HIV JUSTICE WORLDWIDE comes at a time when there is an urgent need to capitalise on current advocacy successes in some parts of the world and to resist new and proposed laws in others. It is also evident that preventing and remedying HIV criminalisation is going take many years, if not decades, and so we need to work together because:
Q: Who is behind HIV JUSTICE WORLDWIDE?
A: The founding partners are:
The initial three-day meeting, which took place between March 22-24 2016 in Brighton, UK, was funded by a grant from the Robert Carr civil society Networks Fund provided to the HIV Justice Global Consortium, comprising ARASA, Canadian HIV/AIDS Legal Network, GNP+, HIV Justice Network, Sero and PWN-USA.
Q: What does HIV JUSTICE WORLDWIDE want to achieve?
A: We want to end HIV criminalisation by empowering people living with HIV and those who advocate on our behalf to ensure policymakers, criminal justice actors and other relevant stakeholders abolish existing laws and oppose the passage of proposed laws designed to regulate, control, and punish people living with HIV on the basis of their HIV status.
Our mission is two-fold:
Q: How will HIV JUSTICE WORLDWIDE make a difference?
A: HIV JUSTICE WORLDWIDE will enhance and build on contributions its founding partners have previously made: monitoring, informing, connecting and engaging with People Living with HIV networks, civil society organisations and others who advocate against HIV criminalisation, and engaging policy-makers in pursuit of protecting against HIV criminalisation.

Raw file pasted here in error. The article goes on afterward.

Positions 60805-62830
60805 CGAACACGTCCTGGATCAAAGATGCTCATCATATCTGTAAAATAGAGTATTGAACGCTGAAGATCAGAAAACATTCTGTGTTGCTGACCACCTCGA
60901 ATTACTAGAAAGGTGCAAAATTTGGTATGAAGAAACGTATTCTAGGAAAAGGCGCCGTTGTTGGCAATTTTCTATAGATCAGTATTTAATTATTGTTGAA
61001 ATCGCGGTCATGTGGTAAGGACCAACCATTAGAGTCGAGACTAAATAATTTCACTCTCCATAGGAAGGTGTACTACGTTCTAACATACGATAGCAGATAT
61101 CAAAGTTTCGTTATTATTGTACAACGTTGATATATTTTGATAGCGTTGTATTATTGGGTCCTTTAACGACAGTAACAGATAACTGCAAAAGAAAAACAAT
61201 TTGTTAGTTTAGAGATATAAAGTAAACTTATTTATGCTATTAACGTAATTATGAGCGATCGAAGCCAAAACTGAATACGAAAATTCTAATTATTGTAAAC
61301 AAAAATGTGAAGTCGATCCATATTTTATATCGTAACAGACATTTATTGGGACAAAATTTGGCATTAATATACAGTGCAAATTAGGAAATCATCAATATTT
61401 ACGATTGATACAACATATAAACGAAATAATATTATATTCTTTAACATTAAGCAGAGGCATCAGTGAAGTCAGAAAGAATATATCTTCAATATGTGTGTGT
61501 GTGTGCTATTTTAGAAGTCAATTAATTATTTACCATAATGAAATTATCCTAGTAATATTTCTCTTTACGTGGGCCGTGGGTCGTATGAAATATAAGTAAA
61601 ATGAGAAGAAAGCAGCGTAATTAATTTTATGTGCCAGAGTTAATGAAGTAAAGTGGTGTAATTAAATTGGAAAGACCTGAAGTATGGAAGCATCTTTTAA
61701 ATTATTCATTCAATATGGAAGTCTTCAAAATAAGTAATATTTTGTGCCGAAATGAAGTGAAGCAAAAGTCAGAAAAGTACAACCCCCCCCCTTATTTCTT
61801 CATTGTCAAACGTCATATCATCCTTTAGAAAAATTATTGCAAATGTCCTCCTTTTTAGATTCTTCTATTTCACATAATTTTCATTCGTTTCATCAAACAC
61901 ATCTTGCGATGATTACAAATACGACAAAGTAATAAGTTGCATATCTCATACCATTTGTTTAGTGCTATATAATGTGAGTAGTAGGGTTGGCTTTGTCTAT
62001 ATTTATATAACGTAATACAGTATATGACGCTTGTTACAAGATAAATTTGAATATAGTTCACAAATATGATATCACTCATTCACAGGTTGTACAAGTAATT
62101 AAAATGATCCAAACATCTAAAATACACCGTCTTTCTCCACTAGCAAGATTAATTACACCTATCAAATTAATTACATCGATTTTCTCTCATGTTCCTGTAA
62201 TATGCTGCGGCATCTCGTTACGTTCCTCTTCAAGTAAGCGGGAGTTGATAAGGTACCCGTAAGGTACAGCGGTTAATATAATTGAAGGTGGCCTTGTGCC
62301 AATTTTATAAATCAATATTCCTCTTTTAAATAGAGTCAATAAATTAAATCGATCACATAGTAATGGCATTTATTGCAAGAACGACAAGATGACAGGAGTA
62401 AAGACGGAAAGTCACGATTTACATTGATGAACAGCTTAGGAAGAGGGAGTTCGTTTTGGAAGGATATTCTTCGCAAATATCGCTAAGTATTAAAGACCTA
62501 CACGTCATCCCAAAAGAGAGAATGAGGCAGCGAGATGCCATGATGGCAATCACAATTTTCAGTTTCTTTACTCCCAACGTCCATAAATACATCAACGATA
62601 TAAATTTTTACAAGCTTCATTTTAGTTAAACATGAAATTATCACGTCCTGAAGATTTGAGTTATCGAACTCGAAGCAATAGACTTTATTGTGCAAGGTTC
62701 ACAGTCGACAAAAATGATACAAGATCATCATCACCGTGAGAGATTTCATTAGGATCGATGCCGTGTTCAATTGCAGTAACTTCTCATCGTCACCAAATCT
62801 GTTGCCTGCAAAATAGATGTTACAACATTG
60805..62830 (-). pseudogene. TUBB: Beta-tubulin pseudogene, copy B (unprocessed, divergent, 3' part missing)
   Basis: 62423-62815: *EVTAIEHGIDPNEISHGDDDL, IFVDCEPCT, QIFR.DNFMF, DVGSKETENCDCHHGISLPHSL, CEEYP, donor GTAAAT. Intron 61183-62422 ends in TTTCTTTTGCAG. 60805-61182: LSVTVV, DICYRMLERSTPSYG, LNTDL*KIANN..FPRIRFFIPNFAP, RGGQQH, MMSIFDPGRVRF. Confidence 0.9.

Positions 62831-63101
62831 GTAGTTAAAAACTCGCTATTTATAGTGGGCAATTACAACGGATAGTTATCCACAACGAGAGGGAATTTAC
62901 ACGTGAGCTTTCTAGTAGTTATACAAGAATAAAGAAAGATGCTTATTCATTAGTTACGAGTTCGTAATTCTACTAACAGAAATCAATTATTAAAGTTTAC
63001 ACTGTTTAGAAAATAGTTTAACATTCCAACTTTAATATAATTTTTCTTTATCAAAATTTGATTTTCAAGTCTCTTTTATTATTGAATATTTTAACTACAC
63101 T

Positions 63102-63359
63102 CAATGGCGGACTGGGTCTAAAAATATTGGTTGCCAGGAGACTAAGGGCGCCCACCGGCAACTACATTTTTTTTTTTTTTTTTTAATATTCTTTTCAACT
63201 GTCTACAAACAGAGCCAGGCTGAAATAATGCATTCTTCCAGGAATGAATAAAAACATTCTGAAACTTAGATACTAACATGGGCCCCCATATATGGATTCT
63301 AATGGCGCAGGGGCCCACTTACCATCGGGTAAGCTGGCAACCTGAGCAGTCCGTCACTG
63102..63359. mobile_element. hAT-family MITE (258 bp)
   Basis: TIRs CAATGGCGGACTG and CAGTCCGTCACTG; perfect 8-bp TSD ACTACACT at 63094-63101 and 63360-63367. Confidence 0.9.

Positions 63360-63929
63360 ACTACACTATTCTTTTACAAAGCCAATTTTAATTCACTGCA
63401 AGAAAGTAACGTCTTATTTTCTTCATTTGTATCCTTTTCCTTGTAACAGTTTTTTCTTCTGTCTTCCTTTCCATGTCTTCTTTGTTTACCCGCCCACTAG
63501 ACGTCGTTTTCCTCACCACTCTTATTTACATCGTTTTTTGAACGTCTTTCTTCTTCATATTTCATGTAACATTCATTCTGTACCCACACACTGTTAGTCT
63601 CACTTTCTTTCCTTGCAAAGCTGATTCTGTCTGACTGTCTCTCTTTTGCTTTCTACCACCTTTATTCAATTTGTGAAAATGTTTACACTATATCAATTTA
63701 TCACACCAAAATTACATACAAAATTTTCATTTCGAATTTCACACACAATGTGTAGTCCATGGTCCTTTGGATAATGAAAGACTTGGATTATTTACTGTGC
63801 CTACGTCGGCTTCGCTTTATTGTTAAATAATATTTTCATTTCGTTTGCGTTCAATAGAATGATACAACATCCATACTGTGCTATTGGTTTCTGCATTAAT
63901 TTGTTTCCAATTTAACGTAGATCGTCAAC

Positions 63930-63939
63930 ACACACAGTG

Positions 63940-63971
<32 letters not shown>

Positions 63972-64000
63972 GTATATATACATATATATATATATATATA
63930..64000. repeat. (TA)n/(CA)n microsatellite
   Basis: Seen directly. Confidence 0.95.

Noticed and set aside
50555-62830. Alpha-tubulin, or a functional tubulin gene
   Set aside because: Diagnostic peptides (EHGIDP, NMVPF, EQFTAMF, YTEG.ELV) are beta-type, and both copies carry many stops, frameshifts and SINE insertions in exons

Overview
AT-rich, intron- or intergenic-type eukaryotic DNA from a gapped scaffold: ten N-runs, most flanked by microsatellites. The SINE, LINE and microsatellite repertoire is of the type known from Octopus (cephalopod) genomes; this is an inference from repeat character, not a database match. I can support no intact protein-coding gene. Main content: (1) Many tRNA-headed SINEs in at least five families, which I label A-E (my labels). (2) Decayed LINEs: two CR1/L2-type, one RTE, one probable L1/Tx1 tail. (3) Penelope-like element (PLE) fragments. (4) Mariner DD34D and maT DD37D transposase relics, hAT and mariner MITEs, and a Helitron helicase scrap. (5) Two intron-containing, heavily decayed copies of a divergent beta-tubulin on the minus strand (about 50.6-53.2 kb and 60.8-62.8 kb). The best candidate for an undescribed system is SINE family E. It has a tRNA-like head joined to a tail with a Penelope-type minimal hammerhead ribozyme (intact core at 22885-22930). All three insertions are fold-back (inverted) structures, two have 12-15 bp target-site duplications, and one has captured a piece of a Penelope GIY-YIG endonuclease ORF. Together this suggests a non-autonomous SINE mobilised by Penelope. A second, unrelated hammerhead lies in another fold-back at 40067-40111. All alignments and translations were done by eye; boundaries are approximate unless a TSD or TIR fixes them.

The initiative allows us to:
Q: What can I do to help achieve HIV JUSTICE WORLDWIDE?
Source: HIV Justice Worldwide
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In many ways, the growing body of knowledge about the virus should be alleviating this stigma:
DES MOINES, Iowa — As the Democratic primary heats up, Hillary Clinton and Bernard Sanders are seeking to gain traction by expressing support for LGBT rights — and to some extent by vowing to combat HIV/AIDS. But one related issue that remains untouched by either candidate is HIV criminalization laws.
In 32 states, there are laws criminalizing perceived exposure to HIV, regardless of the actual risk of transmission, and 13 states have laws criminalizing certain acts — like spitting — by people with HIV/AIDS, even though they can't transmit the disease through saliva. These laws have resulted in lengthy jail sentences for people with HIV, and in some cases forced those convicted onto the sex offender registry.
Following the recent launch of the series 'Harm reduction in Asia and the Pacific', Dr. Alex Wodak, President of the Australian Drug Law Reform Foundation, here writes a very honest account of efforts to control HIV among and from people who inject drugs in Asia.
A quarter of a century ago, Asia and the Pacific, home to almost half the population of the planet, were at great risk of a generalized HIV epidemic starting among people who inject drugs.
Just imagine what the health, social and economic costs of that would have been! Thailand had already become the first developing country in the world to experience a generalized HIV epidemic.